Genotype B (2 subtypes, B1 and B2) was identified in five isolates. Genotypes C, D, E, and F were identified in one isolate each.
TABLE 3. Distribution of PFGE genotypes and resistance phenotypes among 56 serotype Ib isolatesa
Total no. of
No. of isolates with PFGE genotype:
A1A2 A3A4A5 A6A7A8 A9A10A11 B1B2
aR, resistance; S, susceptibility.
VOL. 48, 2010NOTES2573
This remarkable elevation correlated with the emergence of Download full-text
high rates of antimicrobial resistance. The situation may be
due to the clonal expansion of genotype A1 isolates in the
serotype Ib population, as revealed by the conserved PFGE
analysis in the present study. To our knowledge, no recent
studies have examined the genetic variation of serotype Ib
GBS isolates. This observation is of significant epidemiological
implication. The emergence of a new genetic lineage that car-
ries resistance to antimicrobial agents widely used in the region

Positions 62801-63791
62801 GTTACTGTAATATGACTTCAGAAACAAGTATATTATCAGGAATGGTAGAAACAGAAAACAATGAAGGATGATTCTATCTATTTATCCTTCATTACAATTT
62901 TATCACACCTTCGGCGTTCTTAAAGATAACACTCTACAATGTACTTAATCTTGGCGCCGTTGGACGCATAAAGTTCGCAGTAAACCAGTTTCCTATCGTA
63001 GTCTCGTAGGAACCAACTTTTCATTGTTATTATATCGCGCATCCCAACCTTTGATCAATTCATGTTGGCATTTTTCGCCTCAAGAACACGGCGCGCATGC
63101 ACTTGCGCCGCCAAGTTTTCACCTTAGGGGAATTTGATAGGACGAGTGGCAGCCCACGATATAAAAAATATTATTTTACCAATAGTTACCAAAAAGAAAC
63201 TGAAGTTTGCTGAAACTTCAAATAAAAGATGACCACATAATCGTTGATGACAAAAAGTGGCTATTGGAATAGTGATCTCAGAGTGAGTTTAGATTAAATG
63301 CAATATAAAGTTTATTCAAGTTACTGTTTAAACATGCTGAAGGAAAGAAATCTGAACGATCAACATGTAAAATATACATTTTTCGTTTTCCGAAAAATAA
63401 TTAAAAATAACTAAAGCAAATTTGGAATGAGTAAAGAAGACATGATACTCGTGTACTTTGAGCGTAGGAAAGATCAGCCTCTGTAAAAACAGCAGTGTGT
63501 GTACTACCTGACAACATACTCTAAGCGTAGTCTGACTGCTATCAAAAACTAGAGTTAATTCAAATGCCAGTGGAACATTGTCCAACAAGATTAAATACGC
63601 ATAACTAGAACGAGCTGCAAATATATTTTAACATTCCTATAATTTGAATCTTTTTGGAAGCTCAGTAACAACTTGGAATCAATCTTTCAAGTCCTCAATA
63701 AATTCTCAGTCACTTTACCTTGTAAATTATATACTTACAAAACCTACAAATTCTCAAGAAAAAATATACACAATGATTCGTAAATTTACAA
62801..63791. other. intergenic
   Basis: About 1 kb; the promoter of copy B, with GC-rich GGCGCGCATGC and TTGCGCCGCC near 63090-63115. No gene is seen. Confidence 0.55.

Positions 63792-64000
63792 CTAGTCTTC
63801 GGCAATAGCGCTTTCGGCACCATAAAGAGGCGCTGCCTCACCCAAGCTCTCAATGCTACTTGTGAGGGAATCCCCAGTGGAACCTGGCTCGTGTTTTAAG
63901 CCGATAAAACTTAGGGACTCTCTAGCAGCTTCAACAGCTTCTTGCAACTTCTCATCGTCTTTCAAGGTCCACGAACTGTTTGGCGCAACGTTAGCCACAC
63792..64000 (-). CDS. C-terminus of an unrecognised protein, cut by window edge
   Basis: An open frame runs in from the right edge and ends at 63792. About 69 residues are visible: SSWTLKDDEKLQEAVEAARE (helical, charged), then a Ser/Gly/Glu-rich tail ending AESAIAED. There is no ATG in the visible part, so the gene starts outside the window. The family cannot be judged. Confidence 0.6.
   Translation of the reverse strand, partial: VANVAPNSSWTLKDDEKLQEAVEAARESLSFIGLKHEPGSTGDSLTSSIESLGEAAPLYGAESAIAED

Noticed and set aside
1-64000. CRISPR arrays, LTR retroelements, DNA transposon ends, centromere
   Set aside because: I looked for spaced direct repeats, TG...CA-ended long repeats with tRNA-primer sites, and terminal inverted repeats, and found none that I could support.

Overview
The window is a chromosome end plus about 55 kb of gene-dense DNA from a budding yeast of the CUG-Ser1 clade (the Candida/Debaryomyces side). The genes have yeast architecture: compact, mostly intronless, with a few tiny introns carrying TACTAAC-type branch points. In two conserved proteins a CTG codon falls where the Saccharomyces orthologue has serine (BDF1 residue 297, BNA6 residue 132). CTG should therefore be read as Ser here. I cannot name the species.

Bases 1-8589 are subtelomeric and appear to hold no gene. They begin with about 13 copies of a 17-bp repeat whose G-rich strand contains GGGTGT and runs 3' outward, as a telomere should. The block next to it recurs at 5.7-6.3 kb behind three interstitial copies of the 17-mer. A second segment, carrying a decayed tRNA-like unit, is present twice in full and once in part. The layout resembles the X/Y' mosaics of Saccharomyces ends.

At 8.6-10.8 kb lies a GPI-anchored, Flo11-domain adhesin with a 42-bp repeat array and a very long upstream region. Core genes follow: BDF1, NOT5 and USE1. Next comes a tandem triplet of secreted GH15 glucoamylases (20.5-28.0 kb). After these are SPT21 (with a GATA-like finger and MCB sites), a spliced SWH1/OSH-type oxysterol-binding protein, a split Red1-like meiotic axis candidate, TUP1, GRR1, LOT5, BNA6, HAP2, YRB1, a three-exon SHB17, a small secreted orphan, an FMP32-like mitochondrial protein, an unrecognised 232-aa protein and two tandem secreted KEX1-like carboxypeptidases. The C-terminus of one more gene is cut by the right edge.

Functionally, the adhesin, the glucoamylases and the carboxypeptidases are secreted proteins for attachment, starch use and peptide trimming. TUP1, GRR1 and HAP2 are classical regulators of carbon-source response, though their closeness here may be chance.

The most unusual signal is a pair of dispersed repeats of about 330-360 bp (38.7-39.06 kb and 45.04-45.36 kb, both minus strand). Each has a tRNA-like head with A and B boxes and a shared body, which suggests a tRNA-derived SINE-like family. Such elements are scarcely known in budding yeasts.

may represent a result of selection phenomena, as well as a
therapeutic challenge. The major limitation of this study is that
the isolates examined are not population based and, therefore,
may not reflect the collective bias. Further surveillance of the
clonal heterogeneity of GBS isolates by different measures is
This work was supported by grants CMRPG660061 and CM-
RPG660091 from Chang Gung Memorial Hospital, Chiayi, Taiwan.
1. Allington, D. R., and M. P. Rivey. 2001. Quinupristin/dalfopristin: a thera-
peutic review. Clin. Ther. 23:24–44.
2. Biedenbach, D. J., J. M. Stephen, and R. N. Jones. 2003. Antimicrobial